This article attempts to contribute to the growing scholarly conversation at the nexus of immigration, citizenship, and civics education. This paper seeks to shed light on what is taught about undocumented immigrants by starting with civics class, where concepts such as the rights of citizens and immigrants are traditionally taught. Specifically, the paper analyzes civics textbooks, a cornerstone of the formal civics curriculum. Utilizing a theoretical framework of Critical Human Rights Education, this content analysis investigates how civics textbooks adopted in one midwestern state portray undocumented immigrants. Key findings suggest that civics textbooks assume all students are citizens, that it is easy to become a citizen, and that undocumented immigrants are problems. Further, by assuming that all students are citizens, and enjoy rights such as voting, civics textbooks render undocumented students invisible. The article concludes with implications and recommendations for teachers and teacher education programs.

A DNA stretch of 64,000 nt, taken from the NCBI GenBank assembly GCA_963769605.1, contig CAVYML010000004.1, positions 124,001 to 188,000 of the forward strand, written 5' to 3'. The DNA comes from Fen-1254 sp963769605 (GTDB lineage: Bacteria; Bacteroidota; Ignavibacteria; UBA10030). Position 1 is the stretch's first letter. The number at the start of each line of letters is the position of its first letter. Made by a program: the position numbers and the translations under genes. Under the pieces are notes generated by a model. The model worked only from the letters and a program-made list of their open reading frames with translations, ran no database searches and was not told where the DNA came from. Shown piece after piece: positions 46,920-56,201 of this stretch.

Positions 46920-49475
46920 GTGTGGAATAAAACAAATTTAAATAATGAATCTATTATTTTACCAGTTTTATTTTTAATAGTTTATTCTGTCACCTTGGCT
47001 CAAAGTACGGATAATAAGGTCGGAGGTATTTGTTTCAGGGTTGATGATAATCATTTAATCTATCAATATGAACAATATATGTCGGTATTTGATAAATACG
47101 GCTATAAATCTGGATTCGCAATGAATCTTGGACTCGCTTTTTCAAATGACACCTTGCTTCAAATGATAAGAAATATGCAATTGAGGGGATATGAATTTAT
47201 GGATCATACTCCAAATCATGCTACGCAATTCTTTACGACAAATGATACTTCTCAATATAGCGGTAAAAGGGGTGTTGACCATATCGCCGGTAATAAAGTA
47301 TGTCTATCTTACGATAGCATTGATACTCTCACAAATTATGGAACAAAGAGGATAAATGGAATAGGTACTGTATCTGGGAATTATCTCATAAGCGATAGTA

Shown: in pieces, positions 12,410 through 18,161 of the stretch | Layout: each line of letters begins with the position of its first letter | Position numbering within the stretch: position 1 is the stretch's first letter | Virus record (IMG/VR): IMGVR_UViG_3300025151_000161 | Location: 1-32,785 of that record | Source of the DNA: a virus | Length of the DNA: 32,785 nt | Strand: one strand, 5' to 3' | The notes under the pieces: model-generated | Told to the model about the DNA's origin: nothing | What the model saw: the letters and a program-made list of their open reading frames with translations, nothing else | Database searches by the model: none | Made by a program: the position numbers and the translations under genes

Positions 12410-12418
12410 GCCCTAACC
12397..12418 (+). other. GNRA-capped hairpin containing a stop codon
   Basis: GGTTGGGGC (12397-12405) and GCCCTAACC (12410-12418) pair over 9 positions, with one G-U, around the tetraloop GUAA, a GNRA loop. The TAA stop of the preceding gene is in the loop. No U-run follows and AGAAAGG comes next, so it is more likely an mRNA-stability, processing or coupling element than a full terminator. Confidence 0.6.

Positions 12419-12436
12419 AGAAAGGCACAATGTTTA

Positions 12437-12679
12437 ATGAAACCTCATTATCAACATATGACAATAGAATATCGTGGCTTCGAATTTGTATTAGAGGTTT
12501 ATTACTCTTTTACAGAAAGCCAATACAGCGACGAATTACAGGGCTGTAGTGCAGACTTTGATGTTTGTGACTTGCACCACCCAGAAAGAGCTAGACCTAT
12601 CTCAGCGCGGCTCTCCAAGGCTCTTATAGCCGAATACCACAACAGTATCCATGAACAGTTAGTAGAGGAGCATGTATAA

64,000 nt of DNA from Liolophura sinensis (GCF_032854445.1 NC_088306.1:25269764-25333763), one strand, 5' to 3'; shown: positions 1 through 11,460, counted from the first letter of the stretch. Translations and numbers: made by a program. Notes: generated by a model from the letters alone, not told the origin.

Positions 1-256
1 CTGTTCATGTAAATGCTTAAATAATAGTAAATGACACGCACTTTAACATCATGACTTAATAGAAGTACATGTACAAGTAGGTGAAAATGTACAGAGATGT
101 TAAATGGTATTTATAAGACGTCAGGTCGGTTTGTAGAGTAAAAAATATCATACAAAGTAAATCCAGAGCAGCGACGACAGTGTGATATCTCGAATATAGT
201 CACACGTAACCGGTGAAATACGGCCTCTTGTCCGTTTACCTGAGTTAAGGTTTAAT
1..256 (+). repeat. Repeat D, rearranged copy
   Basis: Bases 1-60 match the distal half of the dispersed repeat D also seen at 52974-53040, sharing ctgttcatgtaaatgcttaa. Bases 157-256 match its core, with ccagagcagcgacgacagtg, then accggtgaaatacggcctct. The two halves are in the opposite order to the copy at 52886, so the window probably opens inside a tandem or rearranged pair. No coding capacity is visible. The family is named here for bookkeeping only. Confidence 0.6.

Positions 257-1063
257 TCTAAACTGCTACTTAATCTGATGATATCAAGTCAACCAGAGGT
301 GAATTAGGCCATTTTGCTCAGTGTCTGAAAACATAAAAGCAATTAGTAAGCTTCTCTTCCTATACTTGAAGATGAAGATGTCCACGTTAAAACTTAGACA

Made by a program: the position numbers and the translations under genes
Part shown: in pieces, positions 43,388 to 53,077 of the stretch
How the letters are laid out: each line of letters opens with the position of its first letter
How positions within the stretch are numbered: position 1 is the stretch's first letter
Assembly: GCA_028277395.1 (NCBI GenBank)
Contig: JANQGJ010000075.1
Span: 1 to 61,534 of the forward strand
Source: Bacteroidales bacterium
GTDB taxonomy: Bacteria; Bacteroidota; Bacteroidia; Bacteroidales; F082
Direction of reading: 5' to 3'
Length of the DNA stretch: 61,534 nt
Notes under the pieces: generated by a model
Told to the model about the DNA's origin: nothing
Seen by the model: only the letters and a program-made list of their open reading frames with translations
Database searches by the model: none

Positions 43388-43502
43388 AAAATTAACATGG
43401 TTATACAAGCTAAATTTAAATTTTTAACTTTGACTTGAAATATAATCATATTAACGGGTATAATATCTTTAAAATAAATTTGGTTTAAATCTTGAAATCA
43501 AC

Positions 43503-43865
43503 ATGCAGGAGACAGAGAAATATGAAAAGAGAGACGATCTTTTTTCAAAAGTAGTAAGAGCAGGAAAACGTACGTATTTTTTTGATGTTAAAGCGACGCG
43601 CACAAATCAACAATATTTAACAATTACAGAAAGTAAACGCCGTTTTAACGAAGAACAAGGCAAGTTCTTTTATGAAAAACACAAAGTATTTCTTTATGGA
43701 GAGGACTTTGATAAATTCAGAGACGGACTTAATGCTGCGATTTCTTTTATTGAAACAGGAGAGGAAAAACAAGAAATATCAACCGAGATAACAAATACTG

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pp. 5-27
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